Tuesday, January 21, 2014
Throw Me a Life Preserver
Posted by: R.L. Naquin
No. The problem I’m having right now is sort of an embarrassment of riches.
I’m drowning in characters.
I love my characters. Readers tell me they love my characters. Reviewers who weren’t in love with the plot often said they love my characters. But with each book, new characters have entered the already crowded world and made themselves important.
I’m on book five, folks. Demons in My Driveway. There’s only one left after this. Half my cast is standing around backstage, waiting for their cues. How can I give them each enough page time to complete their arcs? How can I keep all the most-loved players front and center when the pace of the story is moving too quickly for the character-building tea breaks and heart-felt talks on the front porch?
To make matters more complicated, writing book five isn’t like writing all the previous books. I’m not working on just one book. Book five is more like the first half of a two-part finale. The scope is so much larger. And I’m painfully aware that I really do have to start wrapping up all the storylines I started so many books ago.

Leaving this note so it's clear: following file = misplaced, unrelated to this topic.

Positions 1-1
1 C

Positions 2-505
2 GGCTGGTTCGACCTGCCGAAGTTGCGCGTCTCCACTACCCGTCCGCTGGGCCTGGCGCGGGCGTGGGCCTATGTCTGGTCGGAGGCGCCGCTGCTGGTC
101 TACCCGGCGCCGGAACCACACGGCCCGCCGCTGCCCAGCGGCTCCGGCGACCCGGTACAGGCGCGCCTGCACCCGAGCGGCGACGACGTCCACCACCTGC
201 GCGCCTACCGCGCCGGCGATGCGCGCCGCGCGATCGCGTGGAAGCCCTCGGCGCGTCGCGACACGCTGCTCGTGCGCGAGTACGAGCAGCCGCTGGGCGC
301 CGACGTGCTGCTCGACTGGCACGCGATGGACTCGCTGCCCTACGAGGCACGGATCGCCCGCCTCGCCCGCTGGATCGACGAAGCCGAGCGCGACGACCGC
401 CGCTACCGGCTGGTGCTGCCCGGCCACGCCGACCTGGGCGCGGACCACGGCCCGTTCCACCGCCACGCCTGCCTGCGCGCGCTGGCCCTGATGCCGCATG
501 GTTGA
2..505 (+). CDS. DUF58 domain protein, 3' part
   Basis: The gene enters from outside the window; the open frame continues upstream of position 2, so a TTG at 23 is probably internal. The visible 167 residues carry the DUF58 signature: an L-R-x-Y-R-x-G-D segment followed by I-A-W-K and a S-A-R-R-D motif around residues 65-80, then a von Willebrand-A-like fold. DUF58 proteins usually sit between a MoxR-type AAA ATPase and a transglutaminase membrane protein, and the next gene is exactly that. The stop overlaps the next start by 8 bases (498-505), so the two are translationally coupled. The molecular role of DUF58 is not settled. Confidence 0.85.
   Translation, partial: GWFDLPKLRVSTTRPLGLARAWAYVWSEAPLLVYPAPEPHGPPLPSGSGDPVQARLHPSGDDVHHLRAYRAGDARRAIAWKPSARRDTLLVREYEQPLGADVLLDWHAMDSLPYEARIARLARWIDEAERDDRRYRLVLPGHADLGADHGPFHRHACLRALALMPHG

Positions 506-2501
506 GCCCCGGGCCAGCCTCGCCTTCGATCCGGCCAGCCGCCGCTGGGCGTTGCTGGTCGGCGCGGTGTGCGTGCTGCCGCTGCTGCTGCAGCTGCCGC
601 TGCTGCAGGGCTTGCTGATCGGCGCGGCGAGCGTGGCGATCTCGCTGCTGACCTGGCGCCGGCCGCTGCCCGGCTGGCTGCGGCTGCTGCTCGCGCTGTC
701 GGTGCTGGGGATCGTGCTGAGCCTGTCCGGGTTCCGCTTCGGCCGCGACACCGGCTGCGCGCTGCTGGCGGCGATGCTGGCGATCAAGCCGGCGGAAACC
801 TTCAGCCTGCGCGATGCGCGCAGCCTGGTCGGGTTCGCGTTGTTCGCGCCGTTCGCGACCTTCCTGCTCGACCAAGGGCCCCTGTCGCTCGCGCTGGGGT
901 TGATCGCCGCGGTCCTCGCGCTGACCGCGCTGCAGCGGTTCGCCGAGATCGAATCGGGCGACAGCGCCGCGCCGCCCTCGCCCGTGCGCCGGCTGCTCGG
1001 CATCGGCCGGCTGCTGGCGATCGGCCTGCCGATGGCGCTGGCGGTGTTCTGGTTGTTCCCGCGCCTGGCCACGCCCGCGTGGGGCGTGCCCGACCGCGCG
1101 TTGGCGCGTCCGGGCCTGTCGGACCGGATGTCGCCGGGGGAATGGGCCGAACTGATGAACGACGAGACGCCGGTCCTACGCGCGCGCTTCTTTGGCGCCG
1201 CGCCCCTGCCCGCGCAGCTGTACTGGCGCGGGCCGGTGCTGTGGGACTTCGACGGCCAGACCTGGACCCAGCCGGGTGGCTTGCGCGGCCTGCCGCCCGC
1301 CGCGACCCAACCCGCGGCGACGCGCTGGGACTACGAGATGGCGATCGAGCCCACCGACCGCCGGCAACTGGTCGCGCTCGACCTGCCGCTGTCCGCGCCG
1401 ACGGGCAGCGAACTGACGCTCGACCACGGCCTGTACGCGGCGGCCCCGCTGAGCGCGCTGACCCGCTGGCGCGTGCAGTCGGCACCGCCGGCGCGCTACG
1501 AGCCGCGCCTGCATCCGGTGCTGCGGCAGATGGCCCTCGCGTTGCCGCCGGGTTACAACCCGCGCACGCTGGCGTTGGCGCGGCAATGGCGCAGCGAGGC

This has all been Zoey’s journey. But part of Zoey’s journey was picking up new friends and family everywhere she went. That’s her thing. And it’s caused a huge headache for me. Every scene, it seems, I have to figure out where everybody is. If she’s home, who’s sleeping in which bedroom or tent? This includes monsters in closets and under beds—which closet and whose bed?
I’ve been sorely tempted to whip out a box of LEGO mini-figures so I could stage it all. People are everywhere. Creatures are everywhere. And as the danger increases—as it must—more people of all different types rally to Zoey’s aid, creating further crowding.
Zoey and I are drowning.
Ill-Conceived Magic” and “Hidden Holidays.” A few more are coming. In fact, I’ve got my eye on a whole group of people from the upcoming book four, Golem in My Glovebox. Characters who were that much fun to write deserve more than a chapter and a half. They might even get their own novella.
So, that’s my solution. Keep the plot moving forward and write short stories to keep the characters from feeling slighted. It’s not a perfect solution, but it’ll get me to the end of the series.
And who knows…maybe someday I'll write a spinoff.
Originally from Northern California, she has a tendency to move every few years, resulting in a total of seven different states and a six-year stint in England. Currently, she's living in the Heartland, planning her next grand adventure. Rachel has one heroic husband, two grown kids, a crazy-catlady starter kit, and an imaginary dog named Waffles.
She doesn't have time for a real dog.
Sign up for her newsletter for news, extras, and exclusive stuff: Newsletter
Hang out with her here: Website Blog Facebook Twitter
Buy her books here: Amazon B&N Carina Press